[NOTE: This article has also been published at the Inquirer’s Eleksyon 2007 blog.]
There are two observations about the elections which at first seem disconnected but are in fact intertwined. And when you bring these two together, it points to a paradox that is disturbing for a young democracy such as ours: People are becoming more capable voters, but less people are voting.
How do we work our way out of that? Let us first go through the twin phenomena informing this paradox.
All that glitters isn’t gold
First, celebrities don’t seem to fare as well as they used to. Montano, Gomez and Pacquiao are all bankable names but apparently people haven’t been as quick to vote for them. Even Singson, who I consider a celebrity more than anything else, hasn’t fared well beyond the Ilocos provinces (the results of which would be telling once we get them). And while we have yet to see how the votes for Visayas and Mindanao shape Montano’s and Gomez’s tallies, the trend in Manila is clear and I called their defeat months ago.
Pacquiao, who took quite a beating here in my blog, is now taking a real beating from Darlene Custodio as well. My interest in that battle was not a matter of politics; I’m not voting in that district after all. My interest has been more of an observer, wanting to analyze why people such as Pacquiao persist and arguing why they shouldn’t. I admit, there is some vindication to be had here but that is meaningless until the people of the 1st district of South Cotabato find they change they seek. It just happens that Pacquiao is not one to give it.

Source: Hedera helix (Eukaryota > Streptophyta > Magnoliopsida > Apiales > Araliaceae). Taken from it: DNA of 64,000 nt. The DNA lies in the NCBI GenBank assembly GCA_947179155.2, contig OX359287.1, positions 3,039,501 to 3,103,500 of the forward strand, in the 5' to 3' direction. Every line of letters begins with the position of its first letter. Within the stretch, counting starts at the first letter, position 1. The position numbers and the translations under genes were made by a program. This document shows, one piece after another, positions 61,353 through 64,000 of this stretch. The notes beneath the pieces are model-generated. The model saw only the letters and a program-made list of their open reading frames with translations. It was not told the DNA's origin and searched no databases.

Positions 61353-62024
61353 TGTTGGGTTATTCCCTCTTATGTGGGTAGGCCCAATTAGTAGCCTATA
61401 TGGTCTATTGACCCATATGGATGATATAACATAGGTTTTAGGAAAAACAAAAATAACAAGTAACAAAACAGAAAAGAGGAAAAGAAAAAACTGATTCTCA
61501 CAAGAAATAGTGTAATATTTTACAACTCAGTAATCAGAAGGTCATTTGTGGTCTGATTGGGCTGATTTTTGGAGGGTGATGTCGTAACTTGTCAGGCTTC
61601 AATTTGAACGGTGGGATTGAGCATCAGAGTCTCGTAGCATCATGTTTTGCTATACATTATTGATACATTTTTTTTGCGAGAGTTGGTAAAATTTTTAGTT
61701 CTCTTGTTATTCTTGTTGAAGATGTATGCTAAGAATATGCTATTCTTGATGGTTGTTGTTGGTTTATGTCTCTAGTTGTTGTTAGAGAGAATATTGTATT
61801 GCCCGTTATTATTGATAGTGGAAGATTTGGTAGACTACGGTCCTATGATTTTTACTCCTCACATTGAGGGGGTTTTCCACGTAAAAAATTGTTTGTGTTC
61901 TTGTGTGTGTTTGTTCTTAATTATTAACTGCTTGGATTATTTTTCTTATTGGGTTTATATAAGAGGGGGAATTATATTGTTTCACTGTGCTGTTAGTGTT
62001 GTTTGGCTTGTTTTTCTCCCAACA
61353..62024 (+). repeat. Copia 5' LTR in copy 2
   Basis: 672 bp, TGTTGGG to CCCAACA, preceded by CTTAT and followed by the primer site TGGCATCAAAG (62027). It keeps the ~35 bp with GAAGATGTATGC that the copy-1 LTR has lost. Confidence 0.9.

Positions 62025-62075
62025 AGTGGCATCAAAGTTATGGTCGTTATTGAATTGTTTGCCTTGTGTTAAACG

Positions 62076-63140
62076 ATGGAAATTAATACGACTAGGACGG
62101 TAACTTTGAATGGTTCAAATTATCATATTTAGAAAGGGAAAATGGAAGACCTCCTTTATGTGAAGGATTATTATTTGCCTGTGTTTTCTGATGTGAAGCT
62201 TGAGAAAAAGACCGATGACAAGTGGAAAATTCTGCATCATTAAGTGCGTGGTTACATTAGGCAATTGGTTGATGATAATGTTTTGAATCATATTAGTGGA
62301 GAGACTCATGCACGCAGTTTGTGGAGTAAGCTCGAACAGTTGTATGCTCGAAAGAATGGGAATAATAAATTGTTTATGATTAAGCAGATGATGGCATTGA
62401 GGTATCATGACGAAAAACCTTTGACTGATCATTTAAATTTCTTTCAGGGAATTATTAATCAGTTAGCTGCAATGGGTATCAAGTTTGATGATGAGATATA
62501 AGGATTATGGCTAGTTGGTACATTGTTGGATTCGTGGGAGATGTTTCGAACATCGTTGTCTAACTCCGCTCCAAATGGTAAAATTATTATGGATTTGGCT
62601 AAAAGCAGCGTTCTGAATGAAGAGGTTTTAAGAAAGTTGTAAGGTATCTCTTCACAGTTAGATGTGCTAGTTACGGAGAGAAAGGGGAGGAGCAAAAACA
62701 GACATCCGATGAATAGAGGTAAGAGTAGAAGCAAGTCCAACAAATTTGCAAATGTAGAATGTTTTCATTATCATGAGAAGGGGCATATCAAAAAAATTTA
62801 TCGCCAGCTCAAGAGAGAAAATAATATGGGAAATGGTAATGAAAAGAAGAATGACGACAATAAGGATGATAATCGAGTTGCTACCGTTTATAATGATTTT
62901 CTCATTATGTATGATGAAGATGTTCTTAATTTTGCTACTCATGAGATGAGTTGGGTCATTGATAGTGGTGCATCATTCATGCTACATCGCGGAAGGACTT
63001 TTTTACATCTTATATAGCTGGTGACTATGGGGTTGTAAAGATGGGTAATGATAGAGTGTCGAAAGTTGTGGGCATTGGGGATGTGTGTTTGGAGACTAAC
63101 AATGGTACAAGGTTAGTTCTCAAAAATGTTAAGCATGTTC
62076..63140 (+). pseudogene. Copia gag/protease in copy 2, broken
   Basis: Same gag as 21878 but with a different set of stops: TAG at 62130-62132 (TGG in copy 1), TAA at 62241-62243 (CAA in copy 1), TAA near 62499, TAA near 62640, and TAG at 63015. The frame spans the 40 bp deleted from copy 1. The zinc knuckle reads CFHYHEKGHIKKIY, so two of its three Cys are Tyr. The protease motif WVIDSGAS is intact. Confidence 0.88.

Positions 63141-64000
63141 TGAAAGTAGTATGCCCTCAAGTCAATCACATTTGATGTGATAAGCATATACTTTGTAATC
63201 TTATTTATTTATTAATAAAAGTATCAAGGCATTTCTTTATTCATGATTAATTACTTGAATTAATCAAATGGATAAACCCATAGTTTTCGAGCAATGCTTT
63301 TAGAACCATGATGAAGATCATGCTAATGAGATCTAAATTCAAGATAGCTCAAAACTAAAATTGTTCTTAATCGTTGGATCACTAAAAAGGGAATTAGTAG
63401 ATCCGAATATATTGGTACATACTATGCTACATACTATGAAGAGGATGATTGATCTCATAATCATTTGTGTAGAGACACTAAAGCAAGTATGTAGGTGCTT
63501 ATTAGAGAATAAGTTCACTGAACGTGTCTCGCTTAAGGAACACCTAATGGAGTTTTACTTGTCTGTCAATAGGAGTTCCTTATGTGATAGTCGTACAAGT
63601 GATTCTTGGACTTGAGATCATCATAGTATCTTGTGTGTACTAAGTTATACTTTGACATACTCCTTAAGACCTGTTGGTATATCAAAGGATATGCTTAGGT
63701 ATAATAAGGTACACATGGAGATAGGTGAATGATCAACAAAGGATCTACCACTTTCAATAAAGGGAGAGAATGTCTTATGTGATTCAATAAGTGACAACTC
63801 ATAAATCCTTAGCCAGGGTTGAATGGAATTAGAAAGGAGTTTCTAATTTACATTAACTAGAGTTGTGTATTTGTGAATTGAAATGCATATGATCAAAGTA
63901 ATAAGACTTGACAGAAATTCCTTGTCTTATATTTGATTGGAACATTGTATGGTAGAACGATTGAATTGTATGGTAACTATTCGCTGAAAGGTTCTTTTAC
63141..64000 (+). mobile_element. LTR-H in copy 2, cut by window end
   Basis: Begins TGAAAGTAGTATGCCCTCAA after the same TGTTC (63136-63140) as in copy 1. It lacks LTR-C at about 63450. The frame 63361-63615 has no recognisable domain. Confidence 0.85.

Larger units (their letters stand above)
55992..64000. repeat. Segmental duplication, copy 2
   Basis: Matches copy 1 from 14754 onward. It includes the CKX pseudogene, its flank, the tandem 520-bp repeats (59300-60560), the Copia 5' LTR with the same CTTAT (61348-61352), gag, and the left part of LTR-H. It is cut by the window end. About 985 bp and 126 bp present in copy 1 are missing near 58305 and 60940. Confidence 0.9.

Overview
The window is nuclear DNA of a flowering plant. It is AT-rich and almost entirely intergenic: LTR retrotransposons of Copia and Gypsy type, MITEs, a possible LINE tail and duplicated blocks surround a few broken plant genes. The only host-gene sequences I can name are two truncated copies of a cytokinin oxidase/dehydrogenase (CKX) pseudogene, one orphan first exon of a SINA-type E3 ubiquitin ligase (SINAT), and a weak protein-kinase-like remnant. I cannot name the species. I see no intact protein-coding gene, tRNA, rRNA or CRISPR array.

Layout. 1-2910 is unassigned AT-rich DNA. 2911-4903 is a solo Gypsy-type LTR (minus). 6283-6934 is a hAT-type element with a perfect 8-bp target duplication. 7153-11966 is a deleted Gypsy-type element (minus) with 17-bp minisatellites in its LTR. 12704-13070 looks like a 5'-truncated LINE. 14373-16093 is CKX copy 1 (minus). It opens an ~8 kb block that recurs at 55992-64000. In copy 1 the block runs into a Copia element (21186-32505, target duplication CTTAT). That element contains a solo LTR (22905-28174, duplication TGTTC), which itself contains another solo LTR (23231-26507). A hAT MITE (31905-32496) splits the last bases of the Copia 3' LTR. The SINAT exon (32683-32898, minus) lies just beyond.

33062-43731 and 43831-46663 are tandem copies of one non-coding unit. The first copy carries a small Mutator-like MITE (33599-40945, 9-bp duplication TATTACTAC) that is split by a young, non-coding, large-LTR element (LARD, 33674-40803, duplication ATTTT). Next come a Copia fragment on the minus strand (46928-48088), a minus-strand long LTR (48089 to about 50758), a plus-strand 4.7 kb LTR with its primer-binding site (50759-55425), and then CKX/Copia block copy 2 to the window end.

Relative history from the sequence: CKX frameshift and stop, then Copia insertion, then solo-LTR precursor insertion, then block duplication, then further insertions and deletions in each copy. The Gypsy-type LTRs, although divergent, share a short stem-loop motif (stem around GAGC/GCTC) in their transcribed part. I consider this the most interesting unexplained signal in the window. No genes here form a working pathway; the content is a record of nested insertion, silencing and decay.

People were wise enough not to trust a boxer who had nothing much besides hard work, discipline and an overly confident “Maybe I can do it” heading into politics. After all, in voting for popular candidates such as these, people invest their trust, a currency that hasn’t proven enough in the past to ensure political change. Look at what happened with Estrada. In closing this point, the following excerpt from an Inquirer report summarizes this aspect of the decline of populism quite well.
Educator Bro. Manny de Leon said the emerging poll results would indicate that popularity alone would not spell victory in an election. He said that Custodio was no match to Pacquiao in popularity but she compensated for that weakness by using her solid machinery.
“The political machinery of the Antoninos is still strong. They had a well-organized campaign down to the purok level and they sustained it up to the finish line,” De Leon said. “I am inclined to believe that people want nothing but real change. But we have no choice. The people are wise enough to vote for (one) who is more competent.”
According to De Leon, another drawback of Pacquiao’s political bid was the perception that he was a yes-man of Malacañang. De Leon’s view was supported by Fr. Angel Buenavides, spokesperson of the Diocese of Marbel.